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On free speech, Israel and Iraq draw closer together

Common ground for two very different nations found by Human Rights Watch.

By Staff writer / July 14, 2011

Israeli left wing activists hold signs as they demonstrate against the boycott law, in front of the Justice ministry in Jerusalem, Sunday, July 10.

Sebastian Scheiner/AP

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Israel passed a law Monday banning calls for boycotts on products from West Bank settlements, taking a step closer to the sorts of limits on free speech that it has long derided in its Arab neighbors.

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And an Arab country that the US has held up as a model for the region – Iraq – also appears taking a step backwards.

Yesterday, Human Rights Watch (HRW) reported that Iraq is also seeking to restrict speech. While the laws enacted when the US was running the country were unusually liberal for the region, Iraqi politicians have steadily whittled them back into a more authoritarian shape since they took control.

So we may have just had the so-called Arab Spring, but in much of the Middle East, restraining free speech remains very much in style.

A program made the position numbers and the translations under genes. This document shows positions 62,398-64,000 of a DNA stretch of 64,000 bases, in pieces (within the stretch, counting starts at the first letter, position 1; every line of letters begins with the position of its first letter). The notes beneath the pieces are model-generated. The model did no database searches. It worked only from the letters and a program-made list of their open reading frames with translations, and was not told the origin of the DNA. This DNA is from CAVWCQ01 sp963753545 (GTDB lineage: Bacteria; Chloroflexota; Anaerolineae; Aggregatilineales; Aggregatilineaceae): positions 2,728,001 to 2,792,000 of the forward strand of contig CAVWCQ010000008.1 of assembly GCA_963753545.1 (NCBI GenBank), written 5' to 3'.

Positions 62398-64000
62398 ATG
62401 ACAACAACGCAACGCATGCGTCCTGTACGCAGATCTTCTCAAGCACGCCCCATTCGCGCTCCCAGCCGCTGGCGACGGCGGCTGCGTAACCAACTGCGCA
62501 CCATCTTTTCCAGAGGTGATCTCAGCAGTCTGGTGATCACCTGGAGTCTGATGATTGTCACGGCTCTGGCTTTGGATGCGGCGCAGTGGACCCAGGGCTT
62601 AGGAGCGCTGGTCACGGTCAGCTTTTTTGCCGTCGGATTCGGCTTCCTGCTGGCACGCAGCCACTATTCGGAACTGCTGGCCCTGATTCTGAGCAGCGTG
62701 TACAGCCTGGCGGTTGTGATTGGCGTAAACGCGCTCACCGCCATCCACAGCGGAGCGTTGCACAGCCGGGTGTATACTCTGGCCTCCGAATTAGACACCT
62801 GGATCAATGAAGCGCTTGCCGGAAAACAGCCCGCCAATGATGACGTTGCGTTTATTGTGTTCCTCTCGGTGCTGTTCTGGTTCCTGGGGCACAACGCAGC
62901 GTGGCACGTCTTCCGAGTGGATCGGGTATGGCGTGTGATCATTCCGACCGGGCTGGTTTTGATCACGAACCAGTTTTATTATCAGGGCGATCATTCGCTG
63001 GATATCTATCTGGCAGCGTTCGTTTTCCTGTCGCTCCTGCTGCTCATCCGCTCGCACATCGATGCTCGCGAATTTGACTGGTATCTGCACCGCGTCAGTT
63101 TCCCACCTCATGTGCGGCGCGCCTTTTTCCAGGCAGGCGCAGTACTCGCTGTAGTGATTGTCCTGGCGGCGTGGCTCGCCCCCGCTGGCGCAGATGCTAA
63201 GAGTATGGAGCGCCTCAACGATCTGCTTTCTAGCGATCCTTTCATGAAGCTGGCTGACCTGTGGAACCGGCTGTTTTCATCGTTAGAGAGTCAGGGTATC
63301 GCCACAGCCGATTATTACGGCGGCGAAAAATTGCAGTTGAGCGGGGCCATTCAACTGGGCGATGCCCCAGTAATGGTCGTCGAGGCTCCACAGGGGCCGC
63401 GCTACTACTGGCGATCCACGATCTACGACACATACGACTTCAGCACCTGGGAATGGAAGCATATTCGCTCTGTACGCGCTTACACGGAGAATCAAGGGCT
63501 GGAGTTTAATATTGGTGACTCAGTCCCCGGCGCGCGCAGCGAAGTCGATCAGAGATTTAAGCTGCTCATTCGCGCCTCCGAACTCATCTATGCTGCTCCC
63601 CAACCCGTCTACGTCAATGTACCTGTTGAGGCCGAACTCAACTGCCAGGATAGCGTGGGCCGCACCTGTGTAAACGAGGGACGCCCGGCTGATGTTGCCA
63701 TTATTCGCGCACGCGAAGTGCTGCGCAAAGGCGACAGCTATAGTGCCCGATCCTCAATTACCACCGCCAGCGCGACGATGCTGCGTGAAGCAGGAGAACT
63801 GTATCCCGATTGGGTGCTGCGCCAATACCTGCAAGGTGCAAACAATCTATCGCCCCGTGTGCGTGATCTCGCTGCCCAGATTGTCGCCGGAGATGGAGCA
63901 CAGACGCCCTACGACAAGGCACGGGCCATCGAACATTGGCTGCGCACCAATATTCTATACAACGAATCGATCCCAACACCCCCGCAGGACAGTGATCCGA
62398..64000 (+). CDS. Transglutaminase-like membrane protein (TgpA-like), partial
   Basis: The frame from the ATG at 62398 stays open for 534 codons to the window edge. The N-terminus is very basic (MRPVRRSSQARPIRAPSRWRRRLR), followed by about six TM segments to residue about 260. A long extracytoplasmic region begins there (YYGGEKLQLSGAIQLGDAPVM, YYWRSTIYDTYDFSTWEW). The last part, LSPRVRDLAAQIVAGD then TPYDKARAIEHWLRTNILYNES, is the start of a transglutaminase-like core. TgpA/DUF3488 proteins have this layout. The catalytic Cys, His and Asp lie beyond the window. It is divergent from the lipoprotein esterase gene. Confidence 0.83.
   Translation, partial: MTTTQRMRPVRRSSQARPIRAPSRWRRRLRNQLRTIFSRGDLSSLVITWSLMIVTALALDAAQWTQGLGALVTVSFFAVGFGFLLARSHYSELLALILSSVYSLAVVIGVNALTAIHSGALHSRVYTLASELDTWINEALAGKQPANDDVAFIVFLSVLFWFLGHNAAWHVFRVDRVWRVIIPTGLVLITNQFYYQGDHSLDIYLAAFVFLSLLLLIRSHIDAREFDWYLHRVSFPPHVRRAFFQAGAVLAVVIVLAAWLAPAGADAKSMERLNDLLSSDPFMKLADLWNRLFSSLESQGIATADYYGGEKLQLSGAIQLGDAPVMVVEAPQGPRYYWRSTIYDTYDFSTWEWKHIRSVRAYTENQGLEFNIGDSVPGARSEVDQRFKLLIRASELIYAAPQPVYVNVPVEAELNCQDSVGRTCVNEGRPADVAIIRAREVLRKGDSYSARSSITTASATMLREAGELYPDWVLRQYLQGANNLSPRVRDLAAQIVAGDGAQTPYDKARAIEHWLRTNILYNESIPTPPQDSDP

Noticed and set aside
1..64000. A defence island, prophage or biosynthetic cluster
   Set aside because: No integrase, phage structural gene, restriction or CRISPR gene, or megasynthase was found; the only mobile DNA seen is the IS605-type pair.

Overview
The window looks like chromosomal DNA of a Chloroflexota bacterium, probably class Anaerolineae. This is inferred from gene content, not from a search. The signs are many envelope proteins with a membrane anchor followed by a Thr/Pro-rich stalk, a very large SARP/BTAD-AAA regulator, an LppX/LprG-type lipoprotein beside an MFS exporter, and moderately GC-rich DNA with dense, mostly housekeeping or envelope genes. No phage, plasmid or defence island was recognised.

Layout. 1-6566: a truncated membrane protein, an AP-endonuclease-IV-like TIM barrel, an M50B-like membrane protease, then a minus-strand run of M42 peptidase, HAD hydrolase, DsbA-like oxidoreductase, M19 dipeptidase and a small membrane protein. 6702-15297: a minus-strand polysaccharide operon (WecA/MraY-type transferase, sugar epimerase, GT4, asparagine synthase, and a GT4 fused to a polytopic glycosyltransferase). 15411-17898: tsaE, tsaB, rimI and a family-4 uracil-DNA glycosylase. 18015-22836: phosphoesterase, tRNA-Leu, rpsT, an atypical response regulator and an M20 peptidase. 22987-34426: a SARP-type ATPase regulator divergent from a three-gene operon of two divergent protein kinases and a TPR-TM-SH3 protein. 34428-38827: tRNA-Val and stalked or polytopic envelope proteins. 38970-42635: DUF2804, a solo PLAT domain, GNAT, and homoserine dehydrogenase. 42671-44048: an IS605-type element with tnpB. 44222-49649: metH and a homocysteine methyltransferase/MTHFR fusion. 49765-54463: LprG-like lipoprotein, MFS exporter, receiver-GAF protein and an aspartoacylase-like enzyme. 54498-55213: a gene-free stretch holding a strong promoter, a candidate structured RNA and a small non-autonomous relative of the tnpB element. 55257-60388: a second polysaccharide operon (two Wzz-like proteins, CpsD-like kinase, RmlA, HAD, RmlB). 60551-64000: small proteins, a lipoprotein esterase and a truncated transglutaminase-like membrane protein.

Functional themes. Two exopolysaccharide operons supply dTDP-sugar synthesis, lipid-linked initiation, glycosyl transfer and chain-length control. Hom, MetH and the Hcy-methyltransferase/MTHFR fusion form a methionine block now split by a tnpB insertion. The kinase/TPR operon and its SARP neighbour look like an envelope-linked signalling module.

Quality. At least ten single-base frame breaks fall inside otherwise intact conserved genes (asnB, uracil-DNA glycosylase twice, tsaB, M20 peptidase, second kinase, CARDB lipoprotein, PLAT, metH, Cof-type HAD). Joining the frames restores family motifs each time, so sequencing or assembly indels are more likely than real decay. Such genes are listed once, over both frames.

In the case of Israel, the new move comes at a time when the country's leaders have insisted that it's "the only democracy in the Middle East" in an effort to fight a shift of political support to Palestinian calls for a unilateral declaration of an independent state (the Palestinian Authority's free speech record does, however, pale in comparison to Israel's in both Gaza and the West Bank).

“The anti-boycott law is undemocratic," John Harris, executive director of the American Jewish Committee, said in a statement yesterday. "It ironically has already harmed, rather than helped, our community’s overall efforts to defeat those groups who challenge Israel’s legitimacy,"

Iraq? HRW says it has a copy of a draft law on freedom of expression that gives the government the power to prevent political protests "in the public interest," a restriction so vague and broad that it would give a sitting government a theoretical veto on all protests. "This law will undermine Iraqis’ right to demonstrate and express themselves freely,” Human Rights Watch's Joe Stork said. “Rather than creating restrictive laws, the government needs to stop attacks on critics by security forces and their proxies.”

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